Worries about artificial human enhancement persist among Americans

| | August 5, 2016

[According to] an extensive survey conducted by the Pew Research Center…[s]ixty-eight percent [of over 4,000 Americans] were somewhat or very worried about gene-editing, as opposed to 49 percent who saw themselves as at least somewhat enthusiastic about the prospect. Sixty-nine percent were also wary of brain implants and 63 percent felt the same about using synthetic blood transfusions to improve our strength, speed, and stamina. A similar percentage were taken aback at the thought of trying these technologies out on themselves or their future children.

“I think that being healthy, productive, [and having a] good quality of life is where I would draw the line,” said one focus group participant[.]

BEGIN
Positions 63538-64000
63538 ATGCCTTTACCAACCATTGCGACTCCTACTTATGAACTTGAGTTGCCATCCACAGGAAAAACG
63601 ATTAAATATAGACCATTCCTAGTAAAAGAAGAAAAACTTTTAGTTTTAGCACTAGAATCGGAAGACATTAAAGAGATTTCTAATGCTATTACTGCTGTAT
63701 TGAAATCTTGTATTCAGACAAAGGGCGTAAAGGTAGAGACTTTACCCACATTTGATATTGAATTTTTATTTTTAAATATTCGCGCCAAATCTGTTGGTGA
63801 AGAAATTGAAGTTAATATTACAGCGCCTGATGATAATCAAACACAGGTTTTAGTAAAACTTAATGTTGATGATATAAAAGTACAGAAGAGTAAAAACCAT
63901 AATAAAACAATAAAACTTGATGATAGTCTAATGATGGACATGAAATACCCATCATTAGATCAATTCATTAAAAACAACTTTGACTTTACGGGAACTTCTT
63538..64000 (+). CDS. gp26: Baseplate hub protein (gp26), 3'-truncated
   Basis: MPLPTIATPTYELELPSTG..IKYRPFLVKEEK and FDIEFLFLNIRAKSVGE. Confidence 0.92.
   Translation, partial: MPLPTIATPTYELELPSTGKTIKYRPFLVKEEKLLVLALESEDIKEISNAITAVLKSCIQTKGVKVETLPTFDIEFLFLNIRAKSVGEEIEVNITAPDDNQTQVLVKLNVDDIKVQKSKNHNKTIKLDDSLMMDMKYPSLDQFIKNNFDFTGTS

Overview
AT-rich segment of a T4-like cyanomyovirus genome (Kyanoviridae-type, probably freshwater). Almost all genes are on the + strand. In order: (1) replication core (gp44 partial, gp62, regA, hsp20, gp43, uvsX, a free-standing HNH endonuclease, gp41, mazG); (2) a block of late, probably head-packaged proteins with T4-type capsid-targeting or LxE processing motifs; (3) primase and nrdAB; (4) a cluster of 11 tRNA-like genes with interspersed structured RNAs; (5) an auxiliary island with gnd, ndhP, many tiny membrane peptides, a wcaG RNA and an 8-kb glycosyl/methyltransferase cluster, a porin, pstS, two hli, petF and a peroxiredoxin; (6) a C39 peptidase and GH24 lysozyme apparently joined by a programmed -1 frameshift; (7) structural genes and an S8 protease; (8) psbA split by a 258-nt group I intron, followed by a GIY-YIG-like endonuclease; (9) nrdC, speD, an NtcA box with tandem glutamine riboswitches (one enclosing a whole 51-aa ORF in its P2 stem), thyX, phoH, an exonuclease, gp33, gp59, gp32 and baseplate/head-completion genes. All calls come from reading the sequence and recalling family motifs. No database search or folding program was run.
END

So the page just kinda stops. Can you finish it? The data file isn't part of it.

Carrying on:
Among survey participants, people who were highly religious tended to more often view these technologies with suspicion[.]

Others were scared about the potential for discrimination towards those unable to access these miraculous marvels[.]

Despite these concerns, though, the majority of Americans — 67 percent — viewed science as a net positive for society, especially when it came to health and medicine.

The GLP aggregated and excerpted this blog/article to reflect the diversity of news, opinion and analysis. Read full, original post: Human Enhancement Freaks People Out, Study Finds; Designer Babies Might ‘Meddle With Nature’

The GLP aggregated and excerpted this article to reflect the diversity of news, opinion, and analysis. Click the link above to read the full, original article.
News on human & agricultural genetics and biotechnology delivered to your inbox.
Optional. Mail on special occasions.

Send this to a friend